We’re back with a brand new list of spooky, creepy, awesome music to get you into the Halloween spirit. Featuring mostly dead white men, but in a way, isn’t that terrifying in and of itself?
I have arranged these roughly in order from least to most disturbing, so you know, feel free to bow out if you get too scared. Each piece will be given a score in the form of jack-o-lantern gifs. YouTubez in the post and a full Spotify playlist at the end!
1. “Prelude for the Witches” Dido and Aeneas, Purcell (1689)
Admire the cleverness of me, opening this playlist with a prelude, and one about witches makes this extra Halloweeny. The witches in this opera counterintuitively represent Roman Catholics coming to ruin British people, so that’s a fun historical twist! Is it…spooky? Not really. I give it a score of one cute, uneasy pumpkin
2. “The Pumpkin’s Dance” Cipollino, Khachaturian (1974)
I can’t believe I actually found a pumpkin piece and this one is so cute and funny. This ballet is based on a children’s story that’s a very thinly veiled metaphor for political oppression, featuring vegetables as all of the characters. It’s the original Veggie Tales but with much better music. The Pumpkin is an older vegentleman who lives in the town and is given music with a slow, sassy beat accented with some spicy tambourine. This pumpkin might be old but he’s still got some kicks as you’ll hear by the end.
Spooky? No. Halloweeny? YIS. I give this piece a score of one pumpkin dancing, obviously.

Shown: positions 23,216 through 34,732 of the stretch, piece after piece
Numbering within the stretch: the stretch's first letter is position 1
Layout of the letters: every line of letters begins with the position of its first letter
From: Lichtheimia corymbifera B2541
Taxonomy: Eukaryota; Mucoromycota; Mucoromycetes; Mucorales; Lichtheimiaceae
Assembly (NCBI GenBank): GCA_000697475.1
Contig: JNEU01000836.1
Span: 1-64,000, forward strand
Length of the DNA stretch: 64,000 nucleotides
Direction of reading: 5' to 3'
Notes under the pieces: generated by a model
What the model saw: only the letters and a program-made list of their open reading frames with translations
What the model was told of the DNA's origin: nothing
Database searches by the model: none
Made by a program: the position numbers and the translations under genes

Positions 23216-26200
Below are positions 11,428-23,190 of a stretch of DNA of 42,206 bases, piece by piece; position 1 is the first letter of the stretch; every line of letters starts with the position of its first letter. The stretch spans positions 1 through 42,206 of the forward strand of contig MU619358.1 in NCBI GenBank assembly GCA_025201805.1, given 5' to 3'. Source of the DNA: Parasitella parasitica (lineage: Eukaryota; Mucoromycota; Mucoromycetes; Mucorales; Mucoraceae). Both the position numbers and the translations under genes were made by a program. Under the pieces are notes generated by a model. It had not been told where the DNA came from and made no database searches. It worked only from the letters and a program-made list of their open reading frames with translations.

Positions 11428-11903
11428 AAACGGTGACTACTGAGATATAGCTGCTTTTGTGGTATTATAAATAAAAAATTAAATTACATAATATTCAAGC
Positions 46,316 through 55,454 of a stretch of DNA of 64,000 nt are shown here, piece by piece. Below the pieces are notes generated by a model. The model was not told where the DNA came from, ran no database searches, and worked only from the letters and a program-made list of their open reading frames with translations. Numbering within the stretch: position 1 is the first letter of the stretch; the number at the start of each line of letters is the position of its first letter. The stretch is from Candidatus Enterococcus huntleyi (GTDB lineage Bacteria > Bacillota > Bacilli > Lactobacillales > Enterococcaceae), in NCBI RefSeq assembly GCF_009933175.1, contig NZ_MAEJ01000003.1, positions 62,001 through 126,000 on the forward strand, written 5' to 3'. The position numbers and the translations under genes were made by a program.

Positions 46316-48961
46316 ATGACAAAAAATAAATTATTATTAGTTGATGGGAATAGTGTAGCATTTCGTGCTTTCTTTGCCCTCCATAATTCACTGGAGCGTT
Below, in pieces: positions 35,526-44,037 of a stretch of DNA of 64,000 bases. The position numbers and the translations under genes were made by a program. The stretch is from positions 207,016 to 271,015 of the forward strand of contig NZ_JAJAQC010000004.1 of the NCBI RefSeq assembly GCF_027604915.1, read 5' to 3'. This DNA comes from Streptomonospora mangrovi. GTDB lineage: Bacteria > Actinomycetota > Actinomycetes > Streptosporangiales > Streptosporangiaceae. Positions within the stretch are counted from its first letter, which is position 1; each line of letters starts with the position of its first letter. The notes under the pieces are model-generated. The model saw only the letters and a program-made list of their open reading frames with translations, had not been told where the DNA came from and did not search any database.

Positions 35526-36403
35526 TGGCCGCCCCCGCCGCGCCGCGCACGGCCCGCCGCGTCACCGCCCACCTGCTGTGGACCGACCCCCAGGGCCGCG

3. Le ballet des ombres (THE GHOST DANCE!), Berlioz (1829)
Berlioz, noted fan of opium, came up with some weird visions and loved writing creepy music, so it’s no real shock he’s on this list. This piece is basically an instruction book on How To Ghost in the form of a choral work. Translation below. I give this guy a score of unsettling child star twins with pumpkins.
Form your ranks, begin the dance
The shadow falls on the day fled.
Shadows, your reign begins
In the dark horror of the night.
When winds of storms
Shake the green forests,
It also comes in our groves
Eerie black cypresses.
Form your ranks, begin the dance,
Shadows, take you by the hand,
Disturb this august Silence
Who rules the human race!
For jealousy points ranks,
Shadows of shepherds and kings!
Remember, pride, envy
You divided once!
One not felt that the sleepers;
In the other lived happiness.
All took different roads
To come all the same goal.
Shadows, forget the earth
And the pleasures and work!
Form a light dance
Who curve barely poppies!
Train your rank, dance!
But the moon rises and shines.
Win the Elysee in silence,
And let there be peace at night!
Fatal when in dark nights
Our voice will wake you up,
Consider that at the voice of shadows, one day yours will unite.
4. The Witch’s Death Dance, The Magic Mirror Suite, Hurlston, 1897
The Magic Mirror Suite is based on the story of Snow White, and the Witch/Queen/Stepmother/Whatever-Other-Unfortunate-Trope-of-Women gets a very dramatic death dance. She just wants to be hot, and y’all are shaming her for taking matters into her own hands and trying to murder someone. Anyway, this is a pretty slappin dance. I give it one jack-o-lantern for a witch to cry on/die on.
5. La sorcière de midi (The Noon Witch),Dvorak (1896)
This symphonic poem (aka, a symphonic work that tells a specific story, and if you ever go to a concert and they don’t list in GREAT DETAIL the plot of that symphonic work, you should throw tomatoes at the Outreach/Marketing office (not really (maybe))). This particular story is creeptastic.